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OSCR proposals would hit small charities, Society warns
Small charities would face an "undue burden" of greater administrative under proposals being consulted on by OSCR, the Scottish charity regulator, according to the Law Society of Scotland.
Under the proposed changes, a number of new questions would be included in the annual return that all charities have to complete. Charities would have to answer a number of sections depending on their income level, with the lowest income threshold being set at £25,000.
The Society believes this is too low for the level of information being required, and would place too great a reporting burden on smaller charities. It argues that the threshold should broadly reflect the level of income a typical charity would be likely to have with at least one full time paid member of staff.
Stephen Phillips, convener of the Society’s Charity Law Committee, said: “We are supportive of any measures which aim to improve public trust and confidence in charities. however there is a risk that these new measures will place an undue burden on charities, smaller ones in particular."
He added: “We would also call for further guidance from OSCR on the reasoning behind some of the proposed questions – as the way in which some of the questions are posed could give a misleading impression that certain approaches are considered best practice for every charity, which is not necessarily the case.”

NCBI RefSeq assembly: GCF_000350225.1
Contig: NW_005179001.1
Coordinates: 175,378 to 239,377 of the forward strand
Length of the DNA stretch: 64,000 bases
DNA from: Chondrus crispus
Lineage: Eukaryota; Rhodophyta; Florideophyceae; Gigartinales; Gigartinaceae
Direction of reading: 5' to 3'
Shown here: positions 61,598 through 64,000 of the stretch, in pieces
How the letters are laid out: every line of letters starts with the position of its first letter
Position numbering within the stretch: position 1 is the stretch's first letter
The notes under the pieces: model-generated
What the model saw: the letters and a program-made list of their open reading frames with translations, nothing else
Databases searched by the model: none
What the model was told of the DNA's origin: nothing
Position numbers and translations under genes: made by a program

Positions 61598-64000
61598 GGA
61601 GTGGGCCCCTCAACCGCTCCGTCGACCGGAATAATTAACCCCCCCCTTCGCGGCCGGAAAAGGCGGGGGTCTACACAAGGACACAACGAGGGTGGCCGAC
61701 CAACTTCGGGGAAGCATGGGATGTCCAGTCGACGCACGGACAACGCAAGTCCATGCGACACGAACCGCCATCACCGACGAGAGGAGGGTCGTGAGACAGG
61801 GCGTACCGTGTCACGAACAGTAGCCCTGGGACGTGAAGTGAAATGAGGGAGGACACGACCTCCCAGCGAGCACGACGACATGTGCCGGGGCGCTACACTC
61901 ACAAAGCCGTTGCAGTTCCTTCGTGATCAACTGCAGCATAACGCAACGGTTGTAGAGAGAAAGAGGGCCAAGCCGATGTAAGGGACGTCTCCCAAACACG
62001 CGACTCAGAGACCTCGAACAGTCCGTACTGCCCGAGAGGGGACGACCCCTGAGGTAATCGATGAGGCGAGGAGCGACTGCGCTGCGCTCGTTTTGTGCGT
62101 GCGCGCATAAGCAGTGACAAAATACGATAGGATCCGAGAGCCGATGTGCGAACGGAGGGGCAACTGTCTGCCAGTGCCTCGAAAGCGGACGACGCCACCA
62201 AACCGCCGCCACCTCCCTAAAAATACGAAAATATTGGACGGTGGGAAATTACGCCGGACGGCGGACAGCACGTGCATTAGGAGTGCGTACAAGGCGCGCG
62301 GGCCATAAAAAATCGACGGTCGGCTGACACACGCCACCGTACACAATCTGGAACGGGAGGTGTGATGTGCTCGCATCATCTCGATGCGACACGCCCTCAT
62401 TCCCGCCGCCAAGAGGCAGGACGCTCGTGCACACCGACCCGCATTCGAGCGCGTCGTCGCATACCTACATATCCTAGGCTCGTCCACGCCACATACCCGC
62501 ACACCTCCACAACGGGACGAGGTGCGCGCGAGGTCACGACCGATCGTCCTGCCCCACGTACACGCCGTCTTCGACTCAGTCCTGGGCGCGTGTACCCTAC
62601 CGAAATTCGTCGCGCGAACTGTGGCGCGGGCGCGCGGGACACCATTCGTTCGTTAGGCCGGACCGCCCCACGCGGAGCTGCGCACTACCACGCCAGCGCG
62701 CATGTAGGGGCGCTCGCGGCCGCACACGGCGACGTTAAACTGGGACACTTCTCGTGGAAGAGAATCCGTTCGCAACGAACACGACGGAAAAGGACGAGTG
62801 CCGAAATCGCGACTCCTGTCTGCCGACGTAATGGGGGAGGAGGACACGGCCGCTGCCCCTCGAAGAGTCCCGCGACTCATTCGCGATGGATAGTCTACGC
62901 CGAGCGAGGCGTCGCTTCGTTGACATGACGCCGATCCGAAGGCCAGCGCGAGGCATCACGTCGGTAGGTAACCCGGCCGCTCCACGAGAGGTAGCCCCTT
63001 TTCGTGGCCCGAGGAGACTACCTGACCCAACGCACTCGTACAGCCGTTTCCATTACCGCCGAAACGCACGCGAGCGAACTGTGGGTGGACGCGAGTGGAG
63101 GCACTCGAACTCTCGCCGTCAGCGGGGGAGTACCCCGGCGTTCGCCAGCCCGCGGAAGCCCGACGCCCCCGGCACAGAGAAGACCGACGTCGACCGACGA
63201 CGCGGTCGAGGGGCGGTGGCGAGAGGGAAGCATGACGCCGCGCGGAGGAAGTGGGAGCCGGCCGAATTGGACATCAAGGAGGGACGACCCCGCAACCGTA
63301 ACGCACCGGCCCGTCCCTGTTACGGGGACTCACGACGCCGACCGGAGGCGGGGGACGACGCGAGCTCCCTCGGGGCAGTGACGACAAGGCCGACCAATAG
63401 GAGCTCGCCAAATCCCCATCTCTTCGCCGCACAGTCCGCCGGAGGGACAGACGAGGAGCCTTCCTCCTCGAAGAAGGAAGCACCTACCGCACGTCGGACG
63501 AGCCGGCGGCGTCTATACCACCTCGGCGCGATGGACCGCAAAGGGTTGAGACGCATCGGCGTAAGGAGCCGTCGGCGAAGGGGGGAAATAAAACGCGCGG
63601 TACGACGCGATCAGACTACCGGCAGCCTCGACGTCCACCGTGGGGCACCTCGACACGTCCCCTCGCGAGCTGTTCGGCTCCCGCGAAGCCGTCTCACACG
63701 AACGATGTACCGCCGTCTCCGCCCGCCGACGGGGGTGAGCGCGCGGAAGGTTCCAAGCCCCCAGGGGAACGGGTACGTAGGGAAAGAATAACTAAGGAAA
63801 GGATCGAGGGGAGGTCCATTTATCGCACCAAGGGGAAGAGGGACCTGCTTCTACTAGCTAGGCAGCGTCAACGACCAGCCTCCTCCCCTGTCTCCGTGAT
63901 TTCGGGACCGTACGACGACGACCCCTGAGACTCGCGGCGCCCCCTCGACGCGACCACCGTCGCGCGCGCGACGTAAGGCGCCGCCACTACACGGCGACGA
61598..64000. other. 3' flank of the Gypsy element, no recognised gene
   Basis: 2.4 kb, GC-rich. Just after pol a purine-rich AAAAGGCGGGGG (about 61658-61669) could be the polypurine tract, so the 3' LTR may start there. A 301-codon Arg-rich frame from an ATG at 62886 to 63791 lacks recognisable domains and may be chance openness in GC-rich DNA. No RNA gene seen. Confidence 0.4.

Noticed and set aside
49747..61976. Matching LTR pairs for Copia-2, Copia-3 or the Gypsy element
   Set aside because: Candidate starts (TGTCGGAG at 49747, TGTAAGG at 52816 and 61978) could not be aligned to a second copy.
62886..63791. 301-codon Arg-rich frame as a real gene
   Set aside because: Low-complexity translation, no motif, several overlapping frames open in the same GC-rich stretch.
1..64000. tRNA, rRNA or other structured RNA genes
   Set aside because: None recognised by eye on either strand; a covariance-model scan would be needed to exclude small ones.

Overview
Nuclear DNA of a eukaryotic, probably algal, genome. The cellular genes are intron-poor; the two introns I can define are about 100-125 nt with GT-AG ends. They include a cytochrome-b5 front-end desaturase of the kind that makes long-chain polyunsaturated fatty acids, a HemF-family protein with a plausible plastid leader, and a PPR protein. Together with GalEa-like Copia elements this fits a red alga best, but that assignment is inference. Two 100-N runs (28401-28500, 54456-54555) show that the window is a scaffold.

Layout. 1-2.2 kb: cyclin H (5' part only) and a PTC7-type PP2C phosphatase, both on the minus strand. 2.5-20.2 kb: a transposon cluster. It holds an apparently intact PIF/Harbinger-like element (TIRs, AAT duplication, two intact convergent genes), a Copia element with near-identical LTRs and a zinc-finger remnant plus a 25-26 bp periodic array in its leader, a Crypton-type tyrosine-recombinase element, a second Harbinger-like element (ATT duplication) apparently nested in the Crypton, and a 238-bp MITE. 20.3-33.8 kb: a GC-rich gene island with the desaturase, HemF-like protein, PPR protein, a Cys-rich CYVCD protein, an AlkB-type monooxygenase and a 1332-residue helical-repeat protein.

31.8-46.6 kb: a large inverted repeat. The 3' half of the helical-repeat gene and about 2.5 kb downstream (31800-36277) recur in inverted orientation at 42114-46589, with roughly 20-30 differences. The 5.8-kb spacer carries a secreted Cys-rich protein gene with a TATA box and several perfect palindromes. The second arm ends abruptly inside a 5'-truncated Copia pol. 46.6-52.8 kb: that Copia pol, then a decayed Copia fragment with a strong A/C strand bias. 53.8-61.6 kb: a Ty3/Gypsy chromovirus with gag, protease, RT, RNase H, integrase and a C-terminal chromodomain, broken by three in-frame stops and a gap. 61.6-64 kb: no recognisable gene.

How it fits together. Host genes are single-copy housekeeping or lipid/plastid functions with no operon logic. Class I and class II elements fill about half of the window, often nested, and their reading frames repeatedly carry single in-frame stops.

The proposals also consider the introduction of a serious incident reporting obligation on charities, meaning that charities would be obliged to report every instance of fraud or theft, amongst other matters, to the regulator, no matter how small.
Mr Phillips said: “Issues such as fraud and theft are matters for the police. If a serious incident occurs then self-evidently the charity should take steps to try and ensure it does not happen again, but we would question whether reporting such incidents to OSCR is always appropriate.
“We would certainly suggest that if a serious incident reporting regime is to be introduced, then some further consideration should be given to the question of what constitutes a serious incident, taking into account the diverse nature of charities, their activities and scale."
He also warned that unless OSCR was able to provide the necessary support for charities reporting incidents, the process of gathering statistics on serious incidents "may have the effect of decreasing public confidence in Scottish charities – contrary to the strategic aim behind these new proposals".